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Coping

PrintYesterday we discussed how relationships empower, grow and strengthen us. We also discussed toxic relationships that offer false validation that put us at risk of losing our sense of self. So what do we do when we come to a crossroad, and must walk a different path? It could be because he or she has gone where you cannot follow because of beliefs or values. Or you must walk your path, alone, because it is what you need. This is when you realize the person you are with is not meant for you…because of a lack of respect, or you had grown apart, or the spark had faded. Remember, a relationship is alive, and when the flame goes out it is a reason for mourning, for something once cherished has passed.

How do we treat ourselves when we must part with what is not meant for us?

We cope…whether it is a welcomed or saddened loss. In psychology coping is a means to endure pain. Some coping mechanisms help us eliminate or avoid pain, while others allow us to survive it. It is a conscious activity that doesn’t include subconscious defense mechanisms where we react to painful situations without truly understanding the cause. Broadly, there are three ways we cope…

First…perspective change, as the original perspective causes pain. Such as denying facts in order to ignore the pain we face. This also includes distractions by engaging alternative activities to keep the mind off of pain, such as extreme levity to “laugh it off.”

Next…over managing emotions, which often lead to bottled-up feelings, or anger management. This hinges on the notion that stress and fear are all a state of mind and our feelings are invented to manage the reality of danger and harm. This includes practices to calm boiling emotions such as meditation, self-control, acceptance, blame and avoidance.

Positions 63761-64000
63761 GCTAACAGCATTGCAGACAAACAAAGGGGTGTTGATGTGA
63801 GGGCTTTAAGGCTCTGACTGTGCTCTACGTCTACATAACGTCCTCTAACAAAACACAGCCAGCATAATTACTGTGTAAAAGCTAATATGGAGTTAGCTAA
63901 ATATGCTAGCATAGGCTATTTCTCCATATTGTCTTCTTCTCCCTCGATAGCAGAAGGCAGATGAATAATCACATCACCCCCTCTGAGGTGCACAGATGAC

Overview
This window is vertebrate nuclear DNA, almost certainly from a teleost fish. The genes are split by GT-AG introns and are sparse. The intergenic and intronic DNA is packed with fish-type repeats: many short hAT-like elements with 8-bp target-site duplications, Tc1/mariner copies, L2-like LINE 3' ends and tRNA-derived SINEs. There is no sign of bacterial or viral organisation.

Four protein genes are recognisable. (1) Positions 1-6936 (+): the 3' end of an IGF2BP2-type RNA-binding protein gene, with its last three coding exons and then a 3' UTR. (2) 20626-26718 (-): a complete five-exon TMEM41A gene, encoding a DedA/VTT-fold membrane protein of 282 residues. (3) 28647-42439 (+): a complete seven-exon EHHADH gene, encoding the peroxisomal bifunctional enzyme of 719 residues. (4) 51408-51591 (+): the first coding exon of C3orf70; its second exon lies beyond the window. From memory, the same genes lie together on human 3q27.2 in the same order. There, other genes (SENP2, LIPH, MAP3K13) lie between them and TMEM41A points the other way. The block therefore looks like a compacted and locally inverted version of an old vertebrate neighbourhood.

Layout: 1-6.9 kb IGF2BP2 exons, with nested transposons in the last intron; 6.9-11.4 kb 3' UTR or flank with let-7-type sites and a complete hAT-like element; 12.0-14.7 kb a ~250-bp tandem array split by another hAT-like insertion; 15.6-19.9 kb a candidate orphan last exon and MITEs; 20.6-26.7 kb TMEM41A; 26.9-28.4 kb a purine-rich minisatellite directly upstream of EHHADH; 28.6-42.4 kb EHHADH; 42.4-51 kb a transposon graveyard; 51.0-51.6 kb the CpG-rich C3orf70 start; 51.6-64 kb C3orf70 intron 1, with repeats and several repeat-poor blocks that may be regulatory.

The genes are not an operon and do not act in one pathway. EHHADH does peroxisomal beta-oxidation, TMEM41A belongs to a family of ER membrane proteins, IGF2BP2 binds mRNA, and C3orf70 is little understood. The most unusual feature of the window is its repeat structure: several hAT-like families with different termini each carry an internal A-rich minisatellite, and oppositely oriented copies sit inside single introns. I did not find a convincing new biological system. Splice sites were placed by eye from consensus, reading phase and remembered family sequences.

Lastly…directly dealing with the pain by finding ways to eliminate the reason for the pain. This could be seeking information and rationalizing why it occurred. It could be adapting to the pain, such as avoiding people who have a bad temper if a past relationship was jaded because of that quality. But, there must be a balance with this coping device as it can lead to obsessive behavior.

There are constructive and destructive practices we can use to cope. Ultimately, when you treat ourselves kindly, there can be a grace about it. To gracefully let go of someone takes an act of courage by wanting the best for you. Sometimes you must let go of both what is healthy or toxic, since either may not fulfill you in a way your life demands.

But to gracefully let go does not only apply to people. It applies to dreams as well. To let go of the idea of what we think life may be like…be it a lavish career, earning a coveted award, or achieving a physical milestone. Sometimes we are offered twists in life and end up in a place we never imagined. And sometimes that new destination is bittersweet, as it is not what we wanted in our hearts.

But mostly, we must not be blinded by the idea of the person we see ourselves with. This is an idea we all must gracefully let go, as no person will fit into the mold we create. Your future partner’s journey is a wonderful gift to discover, and to have an expectation of who they are before you meet them will rob an opportunity to experience something that may be beyond your wildest dreams.

Let me borrow a quote, wrongly attributed to Buddha, but still has an elegant radiance… “In the end, only three things matter: how much you loved, how gently you lived, and how gracefully you let go of things not meant for you.”

Published inWinter of Kindness